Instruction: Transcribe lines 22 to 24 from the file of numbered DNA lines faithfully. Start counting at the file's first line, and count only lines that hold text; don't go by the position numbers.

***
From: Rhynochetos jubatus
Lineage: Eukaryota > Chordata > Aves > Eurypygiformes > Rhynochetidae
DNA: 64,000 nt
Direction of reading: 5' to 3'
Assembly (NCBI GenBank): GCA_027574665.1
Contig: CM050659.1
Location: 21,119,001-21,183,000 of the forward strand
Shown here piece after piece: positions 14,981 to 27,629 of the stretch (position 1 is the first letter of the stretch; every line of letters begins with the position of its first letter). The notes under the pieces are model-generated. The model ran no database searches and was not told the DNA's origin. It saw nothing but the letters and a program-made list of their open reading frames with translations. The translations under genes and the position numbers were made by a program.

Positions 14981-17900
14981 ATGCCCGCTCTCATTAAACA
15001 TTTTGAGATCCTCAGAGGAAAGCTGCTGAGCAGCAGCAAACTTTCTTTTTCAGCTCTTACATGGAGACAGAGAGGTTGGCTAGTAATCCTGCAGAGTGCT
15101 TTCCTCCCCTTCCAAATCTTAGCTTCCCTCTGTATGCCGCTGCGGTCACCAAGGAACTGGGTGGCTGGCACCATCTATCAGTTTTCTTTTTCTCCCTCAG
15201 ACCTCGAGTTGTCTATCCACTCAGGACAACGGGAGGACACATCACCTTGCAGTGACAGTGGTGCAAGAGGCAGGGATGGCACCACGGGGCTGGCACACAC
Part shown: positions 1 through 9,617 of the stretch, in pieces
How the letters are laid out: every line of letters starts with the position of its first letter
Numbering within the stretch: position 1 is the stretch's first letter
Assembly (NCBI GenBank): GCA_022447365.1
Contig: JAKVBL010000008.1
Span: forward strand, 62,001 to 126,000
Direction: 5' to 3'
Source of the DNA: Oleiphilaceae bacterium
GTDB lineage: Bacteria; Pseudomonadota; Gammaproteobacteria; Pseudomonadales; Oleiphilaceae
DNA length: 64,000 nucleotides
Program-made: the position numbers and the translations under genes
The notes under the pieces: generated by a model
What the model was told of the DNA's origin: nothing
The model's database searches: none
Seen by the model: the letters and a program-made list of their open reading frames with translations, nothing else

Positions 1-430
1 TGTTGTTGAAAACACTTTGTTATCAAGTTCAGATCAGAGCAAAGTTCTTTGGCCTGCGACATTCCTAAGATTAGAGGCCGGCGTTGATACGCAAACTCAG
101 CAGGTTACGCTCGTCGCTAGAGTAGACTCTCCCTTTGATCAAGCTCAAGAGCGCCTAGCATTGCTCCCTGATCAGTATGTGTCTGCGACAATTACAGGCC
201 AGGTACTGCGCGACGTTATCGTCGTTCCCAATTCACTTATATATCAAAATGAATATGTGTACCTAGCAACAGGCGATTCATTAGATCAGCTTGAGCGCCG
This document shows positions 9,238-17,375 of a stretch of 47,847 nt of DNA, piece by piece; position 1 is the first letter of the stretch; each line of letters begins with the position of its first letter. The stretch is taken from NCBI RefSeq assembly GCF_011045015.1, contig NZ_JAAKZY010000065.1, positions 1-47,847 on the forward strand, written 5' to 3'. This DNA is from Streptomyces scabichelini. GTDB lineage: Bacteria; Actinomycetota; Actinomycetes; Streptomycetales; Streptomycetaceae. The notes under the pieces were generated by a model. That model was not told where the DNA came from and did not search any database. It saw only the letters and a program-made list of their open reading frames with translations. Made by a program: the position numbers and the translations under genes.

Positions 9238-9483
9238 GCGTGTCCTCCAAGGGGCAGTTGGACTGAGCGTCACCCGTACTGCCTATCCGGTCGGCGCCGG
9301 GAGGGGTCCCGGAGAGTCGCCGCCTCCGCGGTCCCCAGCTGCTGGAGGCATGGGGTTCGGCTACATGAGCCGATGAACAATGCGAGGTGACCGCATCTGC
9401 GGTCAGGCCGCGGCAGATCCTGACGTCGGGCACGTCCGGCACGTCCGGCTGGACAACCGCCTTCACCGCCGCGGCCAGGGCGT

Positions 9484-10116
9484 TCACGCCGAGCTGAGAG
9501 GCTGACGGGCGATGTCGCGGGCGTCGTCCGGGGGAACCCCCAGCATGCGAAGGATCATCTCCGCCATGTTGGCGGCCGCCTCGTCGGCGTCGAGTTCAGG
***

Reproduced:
GTDB lineage: Bacteria; Pseudomonadota; Gammaproteobacteria; Pseudomonadales; Oleiphilaceae
DNA length: 64,000 nucleotides
Program-made: the position numbers and the translations under genes